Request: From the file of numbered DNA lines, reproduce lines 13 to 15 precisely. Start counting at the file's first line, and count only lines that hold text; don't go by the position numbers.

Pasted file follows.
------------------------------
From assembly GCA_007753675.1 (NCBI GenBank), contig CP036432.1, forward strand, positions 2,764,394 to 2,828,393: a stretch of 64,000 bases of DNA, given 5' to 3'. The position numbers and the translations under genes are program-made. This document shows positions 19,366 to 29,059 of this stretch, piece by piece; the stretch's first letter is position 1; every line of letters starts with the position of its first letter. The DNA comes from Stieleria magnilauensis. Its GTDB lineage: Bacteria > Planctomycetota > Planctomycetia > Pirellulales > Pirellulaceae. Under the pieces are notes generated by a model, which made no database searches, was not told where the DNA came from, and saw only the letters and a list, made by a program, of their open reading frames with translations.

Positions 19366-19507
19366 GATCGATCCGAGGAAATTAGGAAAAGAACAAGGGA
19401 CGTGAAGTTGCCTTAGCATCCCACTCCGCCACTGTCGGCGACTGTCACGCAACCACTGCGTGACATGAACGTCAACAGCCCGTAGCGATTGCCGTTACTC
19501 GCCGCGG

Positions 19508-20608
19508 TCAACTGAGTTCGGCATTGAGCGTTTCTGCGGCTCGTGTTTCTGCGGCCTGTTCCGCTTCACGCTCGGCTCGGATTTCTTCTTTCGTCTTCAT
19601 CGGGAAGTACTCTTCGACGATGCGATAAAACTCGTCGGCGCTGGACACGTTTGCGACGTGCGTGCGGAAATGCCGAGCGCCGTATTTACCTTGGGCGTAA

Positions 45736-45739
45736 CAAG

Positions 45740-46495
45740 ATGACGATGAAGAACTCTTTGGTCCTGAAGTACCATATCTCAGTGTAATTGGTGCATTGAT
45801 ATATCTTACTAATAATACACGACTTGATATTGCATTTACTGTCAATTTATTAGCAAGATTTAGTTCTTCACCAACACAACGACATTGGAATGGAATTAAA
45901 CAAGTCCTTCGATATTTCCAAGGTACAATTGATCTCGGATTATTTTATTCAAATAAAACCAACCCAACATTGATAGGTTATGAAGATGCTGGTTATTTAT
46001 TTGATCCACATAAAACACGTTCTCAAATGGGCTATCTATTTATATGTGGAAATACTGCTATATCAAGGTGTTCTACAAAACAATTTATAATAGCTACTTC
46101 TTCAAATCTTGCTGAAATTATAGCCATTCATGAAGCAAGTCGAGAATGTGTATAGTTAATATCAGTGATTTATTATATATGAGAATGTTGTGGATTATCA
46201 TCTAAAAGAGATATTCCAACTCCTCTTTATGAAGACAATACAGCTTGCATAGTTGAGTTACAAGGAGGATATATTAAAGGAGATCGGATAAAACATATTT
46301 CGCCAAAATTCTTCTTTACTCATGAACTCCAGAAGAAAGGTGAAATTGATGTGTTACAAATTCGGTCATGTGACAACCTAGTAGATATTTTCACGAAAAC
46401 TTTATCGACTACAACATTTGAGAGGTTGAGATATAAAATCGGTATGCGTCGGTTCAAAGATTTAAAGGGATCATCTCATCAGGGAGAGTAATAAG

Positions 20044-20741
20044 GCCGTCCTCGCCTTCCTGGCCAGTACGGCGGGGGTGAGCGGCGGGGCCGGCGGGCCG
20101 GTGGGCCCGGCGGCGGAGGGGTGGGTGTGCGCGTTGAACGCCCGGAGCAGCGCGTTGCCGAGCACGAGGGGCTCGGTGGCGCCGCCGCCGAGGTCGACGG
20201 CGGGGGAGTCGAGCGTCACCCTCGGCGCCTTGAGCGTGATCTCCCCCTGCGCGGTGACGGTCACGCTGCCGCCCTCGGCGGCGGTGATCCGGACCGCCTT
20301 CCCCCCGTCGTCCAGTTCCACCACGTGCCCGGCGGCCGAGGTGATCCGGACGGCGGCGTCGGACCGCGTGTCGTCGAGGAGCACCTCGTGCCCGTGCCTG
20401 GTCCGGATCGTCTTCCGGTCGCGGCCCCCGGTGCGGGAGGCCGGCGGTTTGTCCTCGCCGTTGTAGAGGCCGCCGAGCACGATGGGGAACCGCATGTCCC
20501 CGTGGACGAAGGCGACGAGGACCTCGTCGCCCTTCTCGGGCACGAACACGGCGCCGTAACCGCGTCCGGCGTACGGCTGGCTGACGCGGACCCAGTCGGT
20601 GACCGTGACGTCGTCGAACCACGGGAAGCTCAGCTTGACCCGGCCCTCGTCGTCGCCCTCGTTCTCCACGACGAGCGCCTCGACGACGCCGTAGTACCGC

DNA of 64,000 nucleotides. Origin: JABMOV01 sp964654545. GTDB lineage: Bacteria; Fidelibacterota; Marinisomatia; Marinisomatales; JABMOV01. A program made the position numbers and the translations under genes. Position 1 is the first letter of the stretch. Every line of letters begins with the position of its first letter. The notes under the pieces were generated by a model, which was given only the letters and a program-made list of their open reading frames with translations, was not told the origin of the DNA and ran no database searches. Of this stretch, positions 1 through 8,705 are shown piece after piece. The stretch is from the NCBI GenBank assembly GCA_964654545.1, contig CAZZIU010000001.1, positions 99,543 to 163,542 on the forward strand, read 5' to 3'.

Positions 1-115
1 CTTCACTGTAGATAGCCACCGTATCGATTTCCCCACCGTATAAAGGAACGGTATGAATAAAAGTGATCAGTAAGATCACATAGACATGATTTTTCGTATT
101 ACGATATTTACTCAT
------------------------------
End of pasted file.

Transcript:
45801 ATATCTTACTAATAATACACGACTTGATATTGCATTTACTGTCAATTTATTAGCAAGATTTAGTTCTTCACCAACACAACGACATTGGAATGGAATTAAA
45901 CAAGTCCTTCGATATTTCCAAGGTACAATTGATCTCGGATTATTTTATTCAAATAAAACCAACCCAACATTGATAGGTTATGAAGATGCTGGTTATTTAT
46001 TTGATCCACATAAAACACGTTCTCAAATGGGCTATCTATTTATATGTGGAAATACTGCTATATCAAGGTGTTCTACAAAACAATTTATAATAGCTACTTC